There are places in the world where tyrannical regimes and religious dogmatists encourage persecution and murder of LGBT people with impunity.
Currently, the most infamous place is Chechnya in southern Russia. There, police and paramilitary forces are rounding up gay men and those believed to be gay. The captured men are imprisoned in secret “concentration camps” then beaten, tortured, and humiliated. There are others who are forcibly bullied and outed to their families. Oftentimes the outed gays are murdered by their own families in “honor killings”.
Similar harsh conditions exist in many African countries, especially where religious fanatics and political radicals hold sway over human decency.
Recently in Malaysia, a three-day LGBT pride event was cancelled due to threats and protests by Islamic authorities in that predominantly Muslim nation. Malaysia has strict laws and draconian punishment for “non-traditional” sexual orientations and expressions.
It hasn’t been all that long ago that oppression and shaming of LGBT people took place in the United States and the West. To this day, there are still pockets of backwards homophobic culture in the US. Probable social consequences lead LGBT people to lead secret lives “in the closet”.
Despite all this negative force and hatred, there is a part of us that yearns to be free and to openly be ourselves. Living a lie is a very unhappy lifestyle. Coming out of the closet to ones family, friends, and public is an amazingly liberating experience. It’s a joyful time that feels like being reborn. That’s why the newly out gay cannot shut up about it.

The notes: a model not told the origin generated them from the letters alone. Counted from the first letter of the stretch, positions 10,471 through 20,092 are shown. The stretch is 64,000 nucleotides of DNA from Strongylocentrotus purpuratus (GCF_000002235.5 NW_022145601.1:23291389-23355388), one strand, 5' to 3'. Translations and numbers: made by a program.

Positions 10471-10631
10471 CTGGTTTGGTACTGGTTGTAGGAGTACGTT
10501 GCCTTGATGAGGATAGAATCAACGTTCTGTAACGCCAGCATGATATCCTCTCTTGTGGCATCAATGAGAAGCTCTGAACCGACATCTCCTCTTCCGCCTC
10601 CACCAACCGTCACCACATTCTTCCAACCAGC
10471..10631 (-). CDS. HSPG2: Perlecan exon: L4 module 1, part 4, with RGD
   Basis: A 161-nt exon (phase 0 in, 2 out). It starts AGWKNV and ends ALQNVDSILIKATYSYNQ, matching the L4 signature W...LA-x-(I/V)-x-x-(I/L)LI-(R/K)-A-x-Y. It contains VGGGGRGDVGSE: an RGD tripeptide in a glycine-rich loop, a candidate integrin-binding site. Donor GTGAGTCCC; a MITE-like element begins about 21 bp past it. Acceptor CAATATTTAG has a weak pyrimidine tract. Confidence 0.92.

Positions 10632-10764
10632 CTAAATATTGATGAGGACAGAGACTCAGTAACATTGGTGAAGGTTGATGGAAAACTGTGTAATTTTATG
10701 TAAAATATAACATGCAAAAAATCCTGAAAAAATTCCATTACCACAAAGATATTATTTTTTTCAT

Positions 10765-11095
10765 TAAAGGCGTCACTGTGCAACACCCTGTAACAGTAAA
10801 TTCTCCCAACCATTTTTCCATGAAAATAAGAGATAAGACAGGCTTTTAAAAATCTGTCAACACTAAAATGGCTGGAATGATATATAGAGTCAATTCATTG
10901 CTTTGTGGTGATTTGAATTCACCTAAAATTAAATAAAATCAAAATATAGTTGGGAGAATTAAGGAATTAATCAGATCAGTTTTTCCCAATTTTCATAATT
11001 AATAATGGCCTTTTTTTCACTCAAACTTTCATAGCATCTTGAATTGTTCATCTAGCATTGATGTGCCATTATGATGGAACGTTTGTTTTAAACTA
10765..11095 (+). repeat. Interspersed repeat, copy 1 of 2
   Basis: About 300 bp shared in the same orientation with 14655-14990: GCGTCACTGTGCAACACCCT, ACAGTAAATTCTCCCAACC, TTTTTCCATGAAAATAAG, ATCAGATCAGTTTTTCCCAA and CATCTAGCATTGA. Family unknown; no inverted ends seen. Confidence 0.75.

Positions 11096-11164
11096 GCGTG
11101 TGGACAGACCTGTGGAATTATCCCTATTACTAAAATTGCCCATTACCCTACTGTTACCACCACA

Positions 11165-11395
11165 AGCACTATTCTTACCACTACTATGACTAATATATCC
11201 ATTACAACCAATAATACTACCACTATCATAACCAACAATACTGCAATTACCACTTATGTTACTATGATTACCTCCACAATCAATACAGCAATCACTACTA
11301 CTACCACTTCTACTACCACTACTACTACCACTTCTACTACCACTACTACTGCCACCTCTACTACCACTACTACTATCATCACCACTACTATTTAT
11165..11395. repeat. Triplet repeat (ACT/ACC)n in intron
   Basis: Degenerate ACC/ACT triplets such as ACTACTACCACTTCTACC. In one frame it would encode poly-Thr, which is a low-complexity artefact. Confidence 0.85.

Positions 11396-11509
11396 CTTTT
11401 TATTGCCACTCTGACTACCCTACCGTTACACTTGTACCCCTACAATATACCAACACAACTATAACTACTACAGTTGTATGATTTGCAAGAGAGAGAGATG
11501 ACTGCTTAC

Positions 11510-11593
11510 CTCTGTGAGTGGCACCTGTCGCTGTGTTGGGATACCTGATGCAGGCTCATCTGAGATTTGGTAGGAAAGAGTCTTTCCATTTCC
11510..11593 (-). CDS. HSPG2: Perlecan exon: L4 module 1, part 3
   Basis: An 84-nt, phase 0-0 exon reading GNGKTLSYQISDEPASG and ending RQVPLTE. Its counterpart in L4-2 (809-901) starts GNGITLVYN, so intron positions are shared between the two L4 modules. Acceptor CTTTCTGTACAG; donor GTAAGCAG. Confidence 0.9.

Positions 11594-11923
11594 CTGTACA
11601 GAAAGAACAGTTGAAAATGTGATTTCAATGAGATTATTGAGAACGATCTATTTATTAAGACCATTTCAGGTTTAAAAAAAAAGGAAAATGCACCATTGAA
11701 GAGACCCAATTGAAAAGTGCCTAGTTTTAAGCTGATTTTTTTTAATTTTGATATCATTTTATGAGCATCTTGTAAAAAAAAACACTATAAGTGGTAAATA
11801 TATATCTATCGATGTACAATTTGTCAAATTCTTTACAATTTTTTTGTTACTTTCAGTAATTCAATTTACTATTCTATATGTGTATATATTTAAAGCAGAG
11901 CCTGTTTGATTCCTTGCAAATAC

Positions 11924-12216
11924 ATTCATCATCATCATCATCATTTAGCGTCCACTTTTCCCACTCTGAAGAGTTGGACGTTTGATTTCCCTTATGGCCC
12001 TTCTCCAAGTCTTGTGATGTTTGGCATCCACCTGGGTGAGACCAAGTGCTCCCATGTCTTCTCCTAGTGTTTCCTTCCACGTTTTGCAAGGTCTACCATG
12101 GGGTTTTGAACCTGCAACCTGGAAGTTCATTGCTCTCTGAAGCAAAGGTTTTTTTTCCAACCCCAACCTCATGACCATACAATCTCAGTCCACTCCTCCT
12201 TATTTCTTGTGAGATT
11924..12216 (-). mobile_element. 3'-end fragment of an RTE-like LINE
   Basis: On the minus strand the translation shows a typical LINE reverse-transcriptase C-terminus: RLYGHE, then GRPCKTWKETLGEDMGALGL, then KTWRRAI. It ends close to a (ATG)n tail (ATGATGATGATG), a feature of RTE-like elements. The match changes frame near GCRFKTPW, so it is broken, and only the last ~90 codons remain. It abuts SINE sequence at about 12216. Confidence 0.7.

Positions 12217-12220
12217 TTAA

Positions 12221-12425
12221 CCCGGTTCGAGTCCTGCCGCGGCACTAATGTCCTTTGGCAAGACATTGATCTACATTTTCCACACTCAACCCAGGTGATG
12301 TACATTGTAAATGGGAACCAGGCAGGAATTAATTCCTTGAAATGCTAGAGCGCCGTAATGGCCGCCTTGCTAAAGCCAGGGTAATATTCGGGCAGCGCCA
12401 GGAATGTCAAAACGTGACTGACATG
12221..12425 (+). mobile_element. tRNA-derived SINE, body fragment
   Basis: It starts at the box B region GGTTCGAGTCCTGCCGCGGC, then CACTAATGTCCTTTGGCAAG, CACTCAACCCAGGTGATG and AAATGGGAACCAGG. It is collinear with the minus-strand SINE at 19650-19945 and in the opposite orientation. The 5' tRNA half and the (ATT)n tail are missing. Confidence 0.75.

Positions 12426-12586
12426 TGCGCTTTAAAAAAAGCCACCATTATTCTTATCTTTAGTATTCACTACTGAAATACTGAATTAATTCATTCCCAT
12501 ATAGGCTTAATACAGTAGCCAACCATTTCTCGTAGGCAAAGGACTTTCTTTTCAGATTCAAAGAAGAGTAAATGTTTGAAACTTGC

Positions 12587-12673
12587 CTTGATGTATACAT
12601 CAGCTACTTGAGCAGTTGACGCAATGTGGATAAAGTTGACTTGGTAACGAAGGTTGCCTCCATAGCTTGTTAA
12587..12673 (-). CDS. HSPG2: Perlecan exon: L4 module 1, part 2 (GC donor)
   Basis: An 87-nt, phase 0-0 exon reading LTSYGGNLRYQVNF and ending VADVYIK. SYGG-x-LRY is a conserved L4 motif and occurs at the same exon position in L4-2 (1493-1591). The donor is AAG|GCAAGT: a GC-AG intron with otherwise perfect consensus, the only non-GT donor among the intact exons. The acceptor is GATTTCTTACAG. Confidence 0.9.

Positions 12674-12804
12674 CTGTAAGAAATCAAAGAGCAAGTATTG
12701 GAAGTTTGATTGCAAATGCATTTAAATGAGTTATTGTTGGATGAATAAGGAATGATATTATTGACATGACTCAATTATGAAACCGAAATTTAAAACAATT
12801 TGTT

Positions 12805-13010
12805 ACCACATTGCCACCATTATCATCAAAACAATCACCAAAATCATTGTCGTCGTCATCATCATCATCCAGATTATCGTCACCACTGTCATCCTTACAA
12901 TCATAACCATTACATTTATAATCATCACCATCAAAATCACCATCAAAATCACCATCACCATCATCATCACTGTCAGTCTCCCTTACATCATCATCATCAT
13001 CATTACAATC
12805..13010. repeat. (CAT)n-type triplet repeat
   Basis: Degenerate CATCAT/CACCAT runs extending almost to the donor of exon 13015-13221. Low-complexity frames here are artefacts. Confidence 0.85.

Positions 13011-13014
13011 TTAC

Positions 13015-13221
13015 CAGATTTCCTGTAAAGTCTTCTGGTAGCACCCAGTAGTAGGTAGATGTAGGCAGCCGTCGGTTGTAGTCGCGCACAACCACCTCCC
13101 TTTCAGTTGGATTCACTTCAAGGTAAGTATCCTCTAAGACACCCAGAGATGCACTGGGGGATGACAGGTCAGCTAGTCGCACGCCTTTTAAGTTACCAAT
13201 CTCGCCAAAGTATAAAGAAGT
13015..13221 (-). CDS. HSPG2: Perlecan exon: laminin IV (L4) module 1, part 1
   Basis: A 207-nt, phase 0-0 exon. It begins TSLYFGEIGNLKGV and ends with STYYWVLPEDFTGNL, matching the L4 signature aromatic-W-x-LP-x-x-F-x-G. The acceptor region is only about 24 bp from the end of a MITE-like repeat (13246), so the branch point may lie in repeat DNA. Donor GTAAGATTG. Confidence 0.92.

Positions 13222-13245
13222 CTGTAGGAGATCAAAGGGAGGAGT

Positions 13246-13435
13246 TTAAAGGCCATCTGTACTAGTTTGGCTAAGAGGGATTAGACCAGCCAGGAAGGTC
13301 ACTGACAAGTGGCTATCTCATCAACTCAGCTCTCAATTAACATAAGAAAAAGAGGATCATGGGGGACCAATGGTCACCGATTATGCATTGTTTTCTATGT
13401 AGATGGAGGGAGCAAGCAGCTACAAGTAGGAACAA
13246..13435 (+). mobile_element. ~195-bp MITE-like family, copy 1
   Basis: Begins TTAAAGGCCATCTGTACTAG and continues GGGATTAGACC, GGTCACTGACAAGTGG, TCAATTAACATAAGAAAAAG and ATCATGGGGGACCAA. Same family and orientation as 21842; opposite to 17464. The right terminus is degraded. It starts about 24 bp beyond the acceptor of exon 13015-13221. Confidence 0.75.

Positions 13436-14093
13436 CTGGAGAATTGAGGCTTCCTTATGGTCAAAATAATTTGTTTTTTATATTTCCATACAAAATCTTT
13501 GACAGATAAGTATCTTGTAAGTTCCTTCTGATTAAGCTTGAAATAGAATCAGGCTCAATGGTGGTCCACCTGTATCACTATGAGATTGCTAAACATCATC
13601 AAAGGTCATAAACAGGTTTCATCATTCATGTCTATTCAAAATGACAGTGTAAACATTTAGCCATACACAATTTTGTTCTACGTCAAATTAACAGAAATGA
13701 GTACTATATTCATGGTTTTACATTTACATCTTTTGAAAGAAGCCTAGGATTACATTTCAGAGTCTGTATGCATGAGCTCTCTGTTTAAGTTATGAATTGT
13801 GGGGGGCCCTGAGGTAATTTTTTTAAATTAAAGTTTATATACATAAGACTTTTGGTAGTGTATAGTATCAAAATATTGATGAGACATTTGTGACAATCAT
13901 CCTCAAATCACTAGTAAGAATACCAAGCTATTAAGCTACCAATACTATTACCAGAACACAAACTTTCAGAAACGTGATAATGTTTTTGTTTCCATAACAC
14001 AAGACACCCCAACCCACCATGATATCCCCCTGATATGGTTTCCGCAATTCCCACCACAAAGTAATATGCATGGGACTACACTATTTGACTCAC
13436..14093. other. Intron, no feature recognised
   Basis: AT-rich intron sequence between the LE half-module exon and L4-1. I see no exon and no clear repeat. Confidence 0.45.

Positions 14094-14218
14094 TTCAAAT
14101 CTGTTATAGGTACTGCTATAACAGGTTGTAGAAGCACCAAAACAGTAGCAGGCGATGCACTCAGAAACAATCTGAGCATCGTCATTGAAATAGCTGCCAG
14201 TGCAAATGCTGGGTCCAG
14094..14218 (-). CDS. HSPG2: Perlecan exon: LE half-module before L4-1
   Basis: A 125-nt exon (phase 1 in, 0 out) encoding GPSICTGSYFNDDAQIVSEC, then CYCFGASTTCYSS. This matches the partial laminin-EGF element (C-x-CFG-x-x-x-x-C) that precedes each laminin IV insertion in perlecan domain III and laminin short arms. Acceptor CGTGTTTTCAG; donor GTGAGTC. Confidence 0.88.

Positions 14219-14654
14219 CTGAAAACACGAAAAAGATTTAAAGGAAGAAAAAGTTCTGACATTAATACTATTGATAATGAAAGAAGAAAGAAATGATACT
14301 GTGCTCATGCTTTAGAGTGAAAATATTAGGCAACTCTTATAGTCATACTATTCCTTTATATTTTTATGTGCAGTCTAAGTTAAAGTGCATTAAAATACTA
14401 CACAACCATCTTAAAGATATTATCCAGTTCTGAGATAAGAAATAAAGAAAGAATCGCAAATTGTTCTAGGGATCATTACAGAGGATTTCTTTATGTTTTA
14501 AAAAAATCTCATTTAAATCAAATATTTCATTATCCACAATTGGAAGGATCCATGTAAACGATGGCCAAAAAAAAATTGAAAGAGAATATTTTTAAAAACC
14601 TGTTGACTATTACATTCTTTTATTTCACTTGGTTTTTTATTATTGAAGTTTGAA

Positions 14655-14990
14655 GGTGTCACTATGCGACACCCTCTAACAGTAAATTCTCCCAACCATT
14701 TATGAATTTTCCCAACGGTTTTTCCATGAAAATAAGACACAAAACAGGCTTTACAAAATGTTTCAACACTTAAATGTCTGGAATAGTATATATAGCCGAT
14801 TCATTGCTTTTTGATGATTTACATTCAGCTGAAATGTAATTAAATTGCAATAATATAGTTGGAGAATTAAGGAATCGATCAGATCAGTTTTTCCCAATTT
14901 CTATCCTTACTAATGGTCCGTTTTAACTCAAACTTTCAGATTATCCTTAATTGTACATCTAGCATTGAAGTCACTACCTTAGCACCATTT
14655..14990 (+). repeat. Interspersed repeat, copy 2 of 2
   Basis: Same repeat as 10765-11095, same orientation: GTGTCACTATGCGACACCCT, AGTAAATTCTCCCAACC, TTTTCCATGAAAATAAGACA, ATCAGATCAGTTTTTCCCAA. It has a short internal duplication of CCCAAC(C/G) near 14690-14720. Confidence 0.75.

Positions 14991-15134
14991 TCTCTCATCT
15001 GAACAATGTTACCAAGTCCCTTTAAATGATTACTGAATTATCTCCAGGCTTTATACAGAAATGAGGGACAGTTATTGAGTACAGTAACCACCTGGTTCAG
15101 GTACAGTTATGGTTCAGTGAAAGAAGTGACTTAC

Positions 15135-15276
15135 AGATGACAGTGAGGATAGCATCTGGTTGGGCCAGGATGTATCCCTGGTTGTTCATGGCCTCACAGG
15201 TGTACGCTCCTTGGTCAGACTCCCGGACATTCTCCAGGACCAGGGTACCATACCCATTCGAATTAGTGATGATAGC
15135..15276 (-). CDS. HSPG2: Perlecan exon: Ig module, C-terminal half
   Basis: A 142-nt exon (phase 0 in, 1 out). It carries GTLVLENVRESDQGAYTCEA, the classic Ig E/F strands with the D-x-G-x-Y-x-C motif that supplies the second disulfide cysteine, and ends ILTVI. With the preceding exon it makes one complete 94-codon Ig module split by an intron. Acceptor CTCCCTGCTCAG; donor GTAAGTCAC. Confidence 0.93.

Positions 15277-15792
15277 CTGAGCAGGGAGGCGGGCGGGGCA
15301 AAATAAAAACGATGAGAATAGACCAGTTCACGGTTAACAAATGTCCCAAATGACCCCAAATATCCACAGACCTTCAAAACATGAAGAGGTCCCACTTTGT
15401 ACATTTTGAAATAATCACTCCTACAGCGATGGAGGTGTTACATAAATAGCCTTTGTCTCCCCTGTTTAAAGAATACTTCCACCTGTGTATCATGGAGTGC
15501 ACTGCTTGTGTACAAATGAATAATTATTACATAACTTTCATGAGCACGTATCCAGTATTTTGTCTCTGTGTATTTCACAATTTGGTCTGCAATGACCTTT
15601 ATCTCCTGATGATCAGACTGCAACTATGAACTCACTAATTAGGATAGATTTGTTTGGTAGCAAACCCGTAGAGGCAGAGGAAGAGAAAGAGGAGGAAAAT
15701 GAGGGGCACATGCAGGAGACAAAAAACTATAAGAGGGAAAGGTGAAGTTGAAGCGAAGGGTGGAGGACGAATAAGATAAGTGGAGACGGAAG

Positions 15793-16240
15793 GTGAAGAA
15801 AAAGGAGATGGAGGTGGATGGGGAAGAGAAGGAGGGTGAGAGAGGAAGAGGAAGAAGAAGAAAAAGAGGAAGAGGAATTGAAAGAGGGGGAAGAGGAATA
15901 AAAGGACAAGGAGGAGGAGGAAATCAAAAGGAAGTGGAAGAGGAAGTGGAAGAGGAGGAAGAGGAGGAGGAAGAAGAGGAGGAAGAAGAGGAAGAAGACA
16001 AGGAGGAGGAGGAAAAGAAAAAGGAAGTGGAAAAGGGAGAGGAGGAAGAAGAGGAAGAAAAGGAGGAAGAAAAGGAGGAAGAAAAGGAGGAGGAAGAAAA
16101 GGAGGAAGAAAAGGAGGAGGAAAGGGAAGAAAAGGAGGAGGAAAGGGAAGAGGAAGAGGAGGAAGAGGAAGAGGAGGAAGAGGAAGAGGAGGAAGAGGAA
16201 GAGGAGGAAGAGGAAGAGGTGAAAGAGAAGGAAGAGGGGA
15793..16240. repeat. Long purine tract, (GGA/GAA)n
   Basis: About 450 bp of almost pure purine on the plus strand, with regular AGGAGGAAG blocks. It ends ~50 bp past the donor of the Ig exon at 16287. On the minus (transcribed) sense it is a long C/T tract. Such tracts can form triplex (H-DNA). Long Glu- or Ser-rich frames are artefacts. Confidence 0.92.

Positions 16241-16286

It is this glorious feeling coupled with the newfound freedom to allow oneself to be honest that is Gay or LGBT Pride. LGBT Pride differs from conventional pride in that it is not boastful and hurtful. Gay Pride is empowering and positive.
When the shackles of socially imposed shame are thrown off by coming out of the closet, breathing the fresh air of freedom is exhilarating. The affirmation of freedom is LGBT Pride. If you are straight, ask an “out” LGBT friend or relative what it felt like to come out of the closet. She or he may compare it to a personal independence day. Maybe they felt like celebrating by marching in a parade. This is why parades are an integral part of Gay Pride Month each June.
At the heart, LGBT Pride is a celebration of honesty. It’s also about remembering the struggles that predated the Stonewall riots. We think of the first breaths of the modern gay movement in early 20th century Germany that were snuffed out by the Nazis. We remember the anti-gay rhetoric of the McCarthy era in the United States and how we freed ourselves from its official oppressive influence that polluted American culture for so long.
LGBT Pride remains important because of continuing efforts by political and religious radicals to cram us back into the closet. We won’t forget the struggles, the pain suffered, and the lives lost in our ongoing work for equal rights.
We remember places like Russia, Uganda, Nigeria, the Middle East, North Korea, Malaysia, and Indonesia where being who you truly are, if you’re LGBT, has been criminalized. Pride energizes us to help continue to improve the terrible conditions in those countries and that there is hope in their own struggles and marches.
LGBT Pride is especially important to our brothers and sisters who suffer under the jackboots of homophobic regimes. LGBT Pride is the flicker of energy that helps them get through each day.
That’s what all the fuss is about during June, LGBT Pride Month.
The Blue Jay of Happiness quotes Tennessee Williams. “What is straight? A line can be straight, or a street, but the human heart, oh, no. It’s curved like a road through mountains.”